Memory can be a strange and powerful thing. We attended a Shrove Tuesday pancake supper at the parish closest to our home. It is an urban parish with a diverse membership in terms of age, race, gender and affectional preference. It is a parish that reaches out to the surrounding community in many ways. They have several other congregations worshiping in the building to help them afford the facility. They have community groups using the facility, provide tutors to the local school, and an end of the month Sunday supper for those who need food.
Sitting there I was transported, in that time machine called memory, back but not to one specific time but to two different times. The first memory was of 40 years ago when I was in seminary, doing my field education in this same congregation. I had attended dinners in this same space then with different people. The economics of the parish was better then – the attendance was greater then.
In 2010 the caring of these people for one another, and for the unaccompanied children from the neighborhood, was palpable. Like their end of the month Sunday Supper for the community the supper was about care and support and nurture. There were no tickets for this supper, no suggested donation. You lined up and got your food. And if the spirit moved you and your family economics were sufficient, you could leave a donation toward the cost of the dinner.
After dinner there was an impromptu talent show. The priest’s daughter led off with knock-knock jokes; followed by a 4 year old singing Old McDonald Had a Farm. She started out barely audible above the notes of the keyboard plunking out the melody for her. She sang but without the animal sounds in the chorus – just verse after verse. She started off softly looking scared, and then gained courage from the smiles and the looks of approval surrounding her.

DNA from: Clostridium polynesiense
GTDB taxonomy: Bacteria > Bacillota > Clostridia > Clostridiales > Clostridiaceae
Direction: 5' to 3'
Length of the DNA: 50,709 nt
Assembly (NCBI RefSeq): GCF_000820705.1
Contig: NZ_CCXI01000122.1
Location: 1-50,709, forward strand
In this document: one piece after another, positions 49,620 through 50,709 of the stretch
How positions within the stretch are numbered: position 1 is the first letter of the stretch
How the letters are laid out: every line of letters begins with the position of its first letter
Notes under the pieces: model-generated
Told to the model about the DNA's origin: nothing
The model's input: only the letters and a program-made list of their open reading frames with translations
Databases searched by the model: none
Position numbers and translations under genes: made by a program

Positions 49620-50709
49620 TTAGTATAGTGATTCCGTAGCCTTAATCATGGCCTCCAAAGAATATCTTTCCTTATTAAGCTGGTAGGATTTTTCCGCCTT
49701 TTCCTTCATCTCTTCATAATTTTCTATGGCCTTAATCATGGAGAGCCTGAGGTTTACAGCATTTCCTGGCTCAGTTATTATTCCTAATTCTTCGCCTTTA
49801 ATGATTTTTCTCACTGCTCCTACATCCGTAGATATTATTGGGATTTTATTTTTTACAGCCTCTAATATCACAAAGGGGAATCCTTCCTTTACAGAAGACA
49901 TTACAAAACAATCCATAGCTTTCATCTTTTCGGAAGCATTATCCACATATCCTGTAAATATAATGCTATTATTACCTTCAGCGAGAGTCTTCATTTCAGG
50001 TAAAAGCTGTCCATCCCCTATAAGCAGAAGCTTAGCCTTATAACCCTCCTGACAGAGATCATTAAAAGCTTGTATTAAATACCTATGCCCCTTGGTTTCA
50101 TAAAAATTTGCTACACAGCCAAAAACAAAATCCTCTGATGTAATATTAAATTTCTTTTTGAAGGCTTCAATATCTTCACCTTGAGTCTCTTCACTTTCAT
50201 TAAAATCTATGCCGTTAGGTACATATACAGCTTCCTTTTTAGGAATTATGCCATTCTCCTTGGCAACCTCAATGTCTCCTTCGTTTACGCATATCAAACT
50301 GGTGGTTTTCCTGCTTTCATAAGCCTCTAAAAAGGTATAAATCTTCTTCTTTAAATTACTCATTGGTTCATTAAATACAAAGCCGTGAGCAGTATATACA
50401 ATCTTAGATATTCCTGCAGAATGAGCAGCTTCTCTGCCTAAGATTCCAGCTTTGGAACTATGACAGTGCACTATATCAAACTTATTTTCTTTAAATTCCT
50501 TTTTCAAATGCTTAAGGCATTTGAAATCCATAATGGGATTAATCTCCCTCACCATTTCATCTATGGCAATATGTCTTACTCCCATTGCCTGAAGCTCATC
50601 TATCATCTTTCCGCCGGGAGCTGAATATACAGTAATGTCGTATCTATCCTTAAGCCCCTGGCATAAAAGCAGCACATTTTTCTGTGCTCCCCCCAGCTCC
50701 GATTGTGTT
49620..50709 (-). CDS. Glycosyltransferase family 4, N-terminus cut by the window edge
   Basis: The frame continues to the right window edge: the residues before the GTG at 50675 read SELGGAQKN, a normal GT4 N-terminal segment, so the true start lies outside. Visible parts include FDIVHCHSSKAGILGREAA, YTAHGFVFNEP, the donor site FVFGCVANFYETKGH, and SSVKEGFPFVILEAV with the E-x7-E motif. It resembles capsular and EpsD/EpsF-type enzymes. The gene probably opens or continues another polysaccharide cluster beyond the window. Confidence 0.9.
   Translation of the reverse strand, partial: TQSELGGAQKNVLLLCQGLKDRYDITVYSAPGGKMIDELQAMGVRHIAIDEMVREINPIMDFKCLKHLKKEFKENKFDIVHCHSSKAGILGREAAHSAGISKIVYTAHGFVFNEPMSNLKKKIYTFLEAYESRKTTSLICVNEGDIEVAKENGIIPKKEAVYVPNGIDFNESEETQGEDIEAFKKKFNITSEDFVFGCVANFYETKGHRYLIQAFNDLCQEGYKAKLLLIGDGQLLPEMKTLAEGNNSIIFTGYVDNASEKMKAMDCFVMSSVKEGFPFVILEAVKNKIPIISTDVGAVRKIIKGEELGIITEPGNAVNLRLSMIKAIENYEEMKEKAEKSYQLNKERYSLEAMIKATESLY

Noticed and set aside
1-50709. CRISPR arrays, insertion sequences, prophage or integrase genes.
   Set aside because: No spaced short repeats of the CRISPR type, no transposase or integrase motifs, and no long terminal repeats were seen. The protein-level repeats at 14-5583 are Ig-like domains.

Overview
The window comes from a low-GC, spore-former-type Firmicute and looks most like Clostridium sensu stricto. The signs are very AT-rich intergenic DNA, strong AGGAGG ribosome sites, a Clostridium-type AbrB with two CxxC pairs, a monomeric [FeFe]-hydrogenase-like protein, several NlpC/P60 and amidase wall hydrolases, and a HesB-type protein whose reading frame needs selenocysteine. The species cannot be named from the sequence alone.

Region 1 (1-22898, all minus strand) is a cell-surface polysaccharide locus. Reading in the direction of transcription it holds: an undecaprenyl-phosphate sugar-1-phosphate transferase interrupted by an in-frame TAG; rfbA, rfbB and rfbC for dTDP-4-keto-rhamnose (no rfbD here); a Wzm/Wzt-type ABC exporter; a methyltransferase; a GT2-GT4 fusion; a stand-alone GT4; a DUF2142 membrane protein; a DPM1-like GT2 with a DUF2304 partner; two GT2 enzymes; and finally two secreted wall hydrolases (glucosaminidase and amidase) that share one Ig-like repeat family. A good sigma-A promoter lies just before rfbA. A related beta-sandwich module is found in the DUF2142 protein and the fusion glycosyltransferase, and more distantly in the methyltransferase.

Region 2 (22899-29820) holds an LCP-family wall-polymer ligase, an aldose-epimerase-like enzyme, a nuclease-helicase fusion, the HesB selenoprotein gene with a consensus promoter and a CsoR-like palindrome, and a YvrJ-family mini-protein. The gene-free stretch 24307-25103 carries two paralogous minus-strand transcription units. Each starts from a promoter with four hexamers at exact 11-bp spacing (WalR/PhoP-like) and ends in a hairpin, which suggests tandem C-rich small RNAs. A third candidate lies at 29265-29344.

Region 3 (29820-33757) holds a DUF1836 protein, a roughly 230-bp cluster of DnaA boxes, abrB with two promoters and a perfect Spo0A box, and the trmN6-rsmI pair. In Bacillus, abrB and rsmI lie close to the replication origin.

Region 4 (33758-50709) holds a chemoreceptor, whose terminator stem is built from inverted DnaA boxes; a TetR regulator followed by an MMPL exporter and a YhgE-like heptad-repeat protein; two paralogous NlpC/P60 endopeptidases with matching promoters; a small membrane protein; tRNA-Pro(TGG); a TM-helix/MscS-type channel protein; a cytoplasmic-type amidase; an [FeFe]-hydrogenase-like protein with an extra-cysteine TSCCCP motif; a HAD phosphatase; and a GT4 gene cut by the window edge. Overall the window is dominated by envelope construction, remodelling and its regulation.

Again the time machine whirred and I went back another 20 years at St. Clement’s Church in Buffalo. Remembering church suppers, pageants, talent shows where I was the frightened child singing or pantomiming a song surrounded by a community of people smiling and laughing, and encouraging me. In memory’s eye I saw different families less diverse than those surrounding me in 2010. I see a church not yet past the politics of race, and gender issues addresses in the 60’s and 70’s and yet a faith community that was supportive of youth, and working families. One mark of its effectiveness so long ago is that from this small struggling urban parish that lived hand-to-mouth, from among those young people at least six priests of the church emerged. Not that ordination is the best sign of spiritual community, but it is one sign that lives were affected.
Sixty years later I left this pancake supper encouraged by this faith community that allowed me to be transported to other times. Yet, the same time machine makes me wonder whether I/we have done enough to support and encourage, to reach out and care, so that in another sixty years these young stars of the talent show might have a similar remembering at some parish gathering, in some other community. Christian community is built on making and sharing memory that leads us and guides us into the future.